Opinion

Hergott: Who to blame for child’s injury?

I’m camping with my family in a lovely campground in Deception Pass, Washington. The peace and tranquillity is broken only by the periodic fly by of naval jets. It’s quite comical, actually.

This camping trip’s “most memorable event” so far is Morgan, my 10-year-old daughter, slicing into her finger with the insanely sharp pocket knife she got for Christmas this year. What a jerk, the plump, jolly fellow who chose that gift for my little girl!

It was a good slice. She came into our little travel trailer, crying. Twenty-six year old step-sister, Nikki, comforted her while averting her eyes from the gash.

My immediate thought was of taking her for stitches. It has been too many years since my last first aid training. I puzzled through the options and settled on keeping the cut clean and the finger straight, because stitches didn’t seem necessary to hold the flesh together.

I wrapped that finger with a bulbous mass of dressing, using materials we had brought with us to change the dressing for Bob, the three-month-old boil on my right butt cheek. Yes, we named him. Too much information?

After the medical emergency was taken care of, little Morgan’s legal rights took centre stage. Morgan was injured; I am a personal injury lawyer. The ghastly injury must not go uncompensated.

Some of you might be wanting to “blame the victim.” The 10 year old ought to have taken more care with that viciously sharp knife? Come on. If anyone is to blame, it’s not the little princess who wears pink every chance she gets and was trying to make a pretty wood carving for her daddy.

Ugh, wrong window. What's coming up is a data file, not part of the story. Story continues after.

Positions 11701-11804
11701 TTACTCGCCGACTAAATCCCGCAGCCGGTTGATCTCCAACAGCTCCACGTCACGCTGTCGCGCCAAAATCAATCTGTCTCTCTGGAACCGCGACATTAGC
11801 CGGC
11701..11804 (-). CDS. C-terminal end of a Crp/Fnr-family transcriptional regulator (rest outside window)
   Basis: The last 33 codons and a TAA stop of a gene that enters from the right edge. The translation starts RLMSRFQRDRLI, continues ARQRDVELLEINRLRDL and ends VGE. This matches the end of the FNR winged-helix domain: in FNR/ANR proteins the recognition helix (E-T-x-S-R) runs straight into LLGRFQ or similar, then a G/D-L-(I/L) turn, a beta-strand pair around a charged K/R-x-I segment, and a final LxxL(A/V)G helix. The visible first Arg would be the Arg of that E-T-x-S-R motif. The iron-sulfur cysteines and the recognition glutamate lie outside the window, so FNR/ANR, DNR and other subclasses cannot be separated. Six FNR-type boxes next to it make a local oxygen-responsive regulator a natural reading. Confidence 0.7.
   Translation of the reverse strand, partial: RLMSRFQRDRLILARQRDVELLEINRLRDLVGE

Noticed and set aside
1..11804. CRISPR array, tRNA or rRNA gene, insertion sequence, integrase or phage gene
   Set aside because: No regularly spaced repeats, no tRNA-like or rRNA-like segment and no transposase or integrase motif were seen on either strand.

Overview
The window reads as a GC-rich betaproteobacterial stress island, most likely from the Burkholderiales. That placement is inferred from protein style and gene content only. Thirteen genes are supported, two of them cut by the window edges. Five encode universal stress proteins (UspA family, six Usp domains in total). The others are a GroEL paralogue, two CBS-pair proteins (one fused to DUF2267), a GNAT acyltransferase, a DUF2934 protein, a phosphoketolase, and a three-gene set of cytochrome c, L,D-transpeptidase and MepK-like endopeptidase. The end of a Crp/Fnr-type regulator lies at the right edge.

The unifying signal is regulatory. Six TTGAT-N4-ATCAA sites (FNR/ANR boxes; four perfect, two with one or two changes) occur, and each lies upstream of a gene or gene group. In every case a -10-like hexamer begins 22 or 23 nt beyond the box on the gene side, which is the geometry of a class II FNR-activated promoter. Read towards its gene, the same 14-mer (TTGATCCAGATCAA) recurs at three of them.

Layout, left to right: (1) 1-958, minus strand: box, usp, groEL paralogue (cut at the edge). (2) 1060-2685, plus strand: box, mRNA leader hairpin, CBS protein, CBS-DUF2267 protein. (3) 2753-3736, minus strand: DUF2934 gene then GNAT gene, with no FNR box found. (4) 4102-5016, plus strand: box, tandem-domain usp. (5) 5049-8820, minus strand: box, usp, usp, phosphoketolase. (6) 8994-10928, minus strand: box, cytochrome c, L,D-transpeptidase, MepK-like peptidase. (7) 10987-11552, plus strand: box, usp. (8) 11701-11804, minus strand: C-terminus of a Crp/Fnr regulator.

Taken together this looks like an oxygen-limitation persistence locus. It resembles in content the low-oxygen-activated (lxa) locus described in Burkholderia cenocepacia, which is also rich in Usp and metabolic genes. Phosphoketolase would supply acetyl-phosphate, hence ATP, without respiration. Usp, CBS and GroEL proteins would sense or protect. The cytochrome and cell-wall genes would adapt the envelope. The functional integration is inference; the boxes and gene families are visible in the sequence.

Some of you might be wanting to “blame the other victim.” The parents who failed to properly train Morgan in the use of the knife, and then failed to properly supervise her. Yes, I agree. To some degree, her mother is definitely at fault.

Who is most at fault, though? Of course, it’s the plump, jolly moron who put a dangerously sharp knife into the hands of a 10-year-old ‘little princess.’ A recipe for disaster.

If I was referring to Santa Claus, it would be high time that he get his due. How often does he, effectively, get away with murder? All those drum sets, annoying talking dolls, stupid board games, gym passes, vacuum cleaners, the list goes on.

No, it wasn’t Santa this time. The plump, jolly culprit was me.

Is there a lawsuit brewing? The gash is healing nicely and will be forgotten within another day or two. Had she been left with a permanent injury, she would have until her 21st birthday to decide whether or not to bring a lawsuit.

In most circumstances, a child has up to two years after her 19th birthday to commence a lawsuit pertaining to injuries suffered while she was a child. For some claims, such as child sexual abuse, the deadline is extended indefinitely.

If the negligent parent had liability insurance, such as in a car crash, it would be crazy not to pursue an injury claim. Not to do so is simply a hefty financial gift to the insurance company that collected liability insurance premiums to cover a risk they don’t have to pay out on.

Absent liability insurance, it’s a serious matter of a parent paying to compensate a child for injuries (physical or otherwise) that would not have occurred had mom or dad done the important job of being a good parent.

If the relationship has remained positive, a lawsuit is unlikely. When everyone is playing on the same team, there’s nothing to be gained from passing money from one member of the team to another.

For a child who realizes on achieving adulthood that her childhood was an abusive one, however, a lawsuit can turn a lifetime of power imbalance on its ear and achieve a cathartic justice beyond compare.

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